WASHINGTON — A Massachusetts proposal to require all consumer products to be labeled for carcinogens and other toxins, similar to California's Proposition 65, has picked up some momentum.
The measure, the ``Citizens Right to Know Act,'' passed a key legislative committee last month, and some industry observers are predicting it will be a hot issue in legislative sessions beginning in January.
Supporters say the proposal is needed to warn the public about the dangers of cancer-causing and other toxic synthetic chemicals in products. They also argue California's effort has resulted in some companies redesigning products to find safer alternatives, such as eliminating lead-soldered cans or toxic chemicals from products such as correction fluid, spot remover and waterproofing spray.
But opponents — including the plastics industry — say the bill would not weigh the risk to chemicals based on exposure levels, would flood consumers with so many warnings they become meaningless, and is not needed because state agencies already can remove hazardous products.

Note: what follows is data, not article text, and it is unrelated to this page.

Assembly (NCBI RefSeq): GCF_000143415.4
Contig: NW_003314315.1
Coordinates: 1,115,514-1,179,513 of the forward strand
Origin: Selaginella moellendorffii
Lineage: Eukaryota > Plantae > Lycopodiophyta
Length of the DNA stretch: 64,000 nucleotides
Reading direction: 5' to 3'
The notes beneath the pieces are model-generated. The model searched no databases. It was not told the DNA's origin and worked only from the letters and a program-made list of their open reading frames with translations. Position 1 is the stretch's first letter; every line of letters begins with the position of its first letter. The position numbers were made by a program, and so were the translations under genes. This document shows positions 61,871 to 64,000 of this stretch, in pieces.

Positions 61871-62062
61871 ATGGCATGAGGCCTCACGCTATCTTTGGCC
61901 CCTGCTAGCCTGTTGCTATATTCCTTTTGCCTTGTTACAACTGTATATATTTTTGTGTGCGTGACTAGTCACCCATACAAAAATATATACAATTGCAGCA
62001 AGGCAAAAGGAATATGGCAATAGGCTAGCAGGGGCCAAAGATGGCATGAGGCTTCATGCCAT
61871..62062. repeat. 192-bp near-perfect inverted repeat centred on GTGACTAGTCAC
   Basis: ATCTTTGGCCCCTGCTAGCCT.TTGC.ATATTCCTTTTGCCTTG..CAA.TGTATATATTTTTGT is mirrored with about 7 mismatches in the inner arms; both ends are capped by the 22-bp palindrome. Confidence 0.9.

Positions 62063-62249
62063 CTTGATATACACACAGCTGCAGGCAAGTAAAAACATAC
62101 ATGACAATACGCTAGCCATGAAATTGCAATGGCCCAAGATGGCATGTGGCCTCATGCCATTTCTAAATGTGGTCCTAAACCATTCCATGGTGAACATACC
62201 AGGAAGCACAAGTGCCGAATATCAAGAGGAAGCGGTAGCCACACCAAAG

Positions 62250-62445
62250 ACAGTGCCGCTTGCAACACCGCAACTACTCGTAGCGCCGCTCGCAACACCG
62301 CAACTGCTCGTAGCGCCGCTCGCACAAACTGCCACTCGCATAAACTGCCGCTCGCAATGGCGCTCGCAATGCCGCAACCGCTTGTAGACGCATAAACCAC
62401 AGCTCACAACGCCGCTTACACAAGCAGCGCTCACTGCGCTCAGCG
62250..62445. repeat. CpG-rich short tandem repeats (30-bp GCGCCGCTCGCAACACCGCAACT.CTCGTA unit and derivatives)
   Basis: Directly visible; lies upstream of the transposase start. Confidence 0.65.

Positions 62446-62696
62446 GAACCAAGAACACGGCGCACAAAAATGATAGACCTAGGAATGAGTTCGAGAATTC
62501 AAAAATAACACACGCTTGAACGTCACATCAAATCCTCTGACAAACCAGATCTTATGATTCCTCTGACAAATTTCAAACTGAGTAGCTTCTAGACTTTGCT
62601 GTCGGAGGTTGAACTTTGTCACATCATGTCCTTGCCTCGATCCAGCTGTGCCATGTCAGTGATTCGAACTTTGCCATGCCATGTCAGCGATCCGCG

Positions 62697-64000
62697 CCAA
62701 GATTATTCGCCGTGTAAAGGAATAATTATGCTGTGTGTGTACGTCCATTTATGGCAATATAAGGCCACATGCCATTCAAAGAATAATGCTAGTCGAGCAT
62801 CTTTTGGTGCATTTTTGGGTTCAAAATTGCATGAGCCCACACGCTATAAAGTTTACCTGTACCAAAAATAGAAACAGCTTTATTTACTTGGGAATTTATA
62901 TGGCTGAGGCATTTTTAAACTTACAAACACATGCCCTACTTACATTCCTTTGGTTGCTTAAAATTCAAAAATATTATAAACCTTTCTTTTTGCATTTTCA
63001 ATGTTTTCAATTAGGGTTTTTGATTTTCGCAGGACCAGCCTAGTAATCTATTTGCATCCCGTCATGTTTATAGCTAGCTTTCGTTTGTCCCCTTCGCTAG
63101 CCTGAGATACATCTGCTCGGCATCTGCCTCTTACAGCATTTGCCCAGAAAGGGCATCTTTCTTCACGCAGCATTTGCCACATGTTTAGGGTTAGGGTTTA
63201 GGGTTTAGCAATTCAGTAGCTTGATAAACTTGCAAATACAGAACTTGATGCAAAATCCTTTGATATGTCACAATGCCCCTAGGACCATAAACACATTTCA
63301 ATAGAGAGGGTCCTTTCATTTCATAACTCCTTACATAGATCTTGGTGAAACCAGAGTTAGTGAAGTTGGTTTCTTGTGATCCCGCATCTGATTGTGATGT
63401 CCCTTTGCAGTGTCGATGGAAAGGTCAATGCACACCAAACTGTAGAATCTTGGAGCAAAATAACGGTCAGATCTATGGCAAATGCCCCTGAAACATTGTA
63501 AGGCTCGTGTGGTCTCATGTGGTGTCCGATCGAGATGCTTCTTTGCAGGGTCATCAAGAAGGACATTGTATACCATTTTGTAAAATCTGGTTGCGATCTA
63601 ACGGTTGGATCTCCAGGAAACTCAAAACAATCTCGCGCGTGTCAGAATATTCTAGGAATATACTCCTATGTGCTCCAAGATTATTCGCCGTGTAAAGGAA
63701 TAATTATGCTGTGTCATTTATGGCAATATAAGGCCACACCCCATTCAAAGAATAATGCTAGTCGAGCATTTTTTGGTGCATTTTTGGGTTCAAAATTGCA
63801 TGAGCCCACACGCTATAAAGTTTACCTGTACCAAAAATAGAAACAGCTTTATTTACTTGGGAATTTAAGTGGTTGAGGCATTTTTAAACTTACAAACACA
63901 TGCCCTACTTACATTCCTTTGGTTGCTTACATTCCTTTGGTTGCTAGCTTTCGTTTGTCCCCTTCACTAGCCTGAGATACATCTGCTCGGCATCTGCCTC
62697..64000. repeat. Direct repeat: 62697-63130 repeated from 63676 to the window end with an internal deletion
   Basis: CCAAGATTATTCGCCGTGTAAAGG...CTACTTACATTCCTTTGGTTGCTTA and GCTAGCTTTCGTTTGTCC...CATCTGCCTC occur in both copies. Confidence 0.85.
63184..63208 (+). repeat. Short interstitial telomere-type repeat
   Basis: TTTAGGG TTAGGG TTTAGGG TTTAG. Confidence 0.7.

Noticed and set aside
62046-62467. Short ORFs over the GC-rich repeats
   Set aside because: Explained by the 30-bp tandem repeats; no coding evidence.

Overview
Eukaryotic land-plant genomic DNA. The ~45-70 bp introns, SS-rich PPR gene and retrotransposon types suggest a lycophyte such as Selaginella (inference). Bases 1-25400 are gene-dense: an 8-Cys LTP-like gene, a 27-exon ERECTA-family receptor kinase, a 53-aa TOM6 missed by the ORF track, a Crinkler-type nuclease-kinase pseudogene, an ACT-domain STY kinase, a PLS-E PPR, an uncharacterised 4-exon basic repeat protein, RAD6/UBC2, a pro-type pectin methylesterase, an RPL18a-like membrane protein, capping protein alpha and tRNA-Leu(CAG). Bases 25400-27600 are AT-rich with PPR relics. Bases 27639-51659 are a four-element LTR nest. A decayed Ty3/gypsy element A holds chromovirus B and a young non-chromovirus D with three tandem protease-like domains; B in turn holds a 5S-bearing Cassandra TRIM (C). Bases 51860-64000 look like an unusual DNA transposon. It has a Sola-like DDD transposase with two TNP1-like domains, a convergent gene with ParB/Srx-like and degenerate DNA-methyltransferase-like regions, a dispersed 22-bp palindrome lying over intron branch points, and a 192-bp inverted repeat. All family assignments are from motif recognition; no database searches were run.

The bill would put new burdens on companies without improving public health, said Michael DeVito, executive director of the Massachusetts Chemical Technology Alliance in Boston.
The bill would not pose any immediate threat to the plastics industry, but could prove troublesome because it has a provision that allows the public and the attorney general to sue firms for not complying with the law, no matter what the level of exposure to the chemical is, said Stephen Rosario.
Rosario is director of government affairs for the Northeast region for the joint state unit of the Washington-based Society of the Plastics Industry Inc. and the American Plastics Council.
Industry observers in Massachusetts say the bill picked up momentum when it passed the Joint Committee on Natural Resources and Agriculture in October with support from both co-chairs of the committee, although they cautioned that it still could face some legislative hurdles.
One of the committee's co-chairs, Sen. Lois Pines, D-Norfolk, also is running for state attorney general, which could elevate the issue's profile, said Robert Ruddock, vice president of energy and environmental programs at Associated Industries of Massachusetts, a business advocacy group in Boston.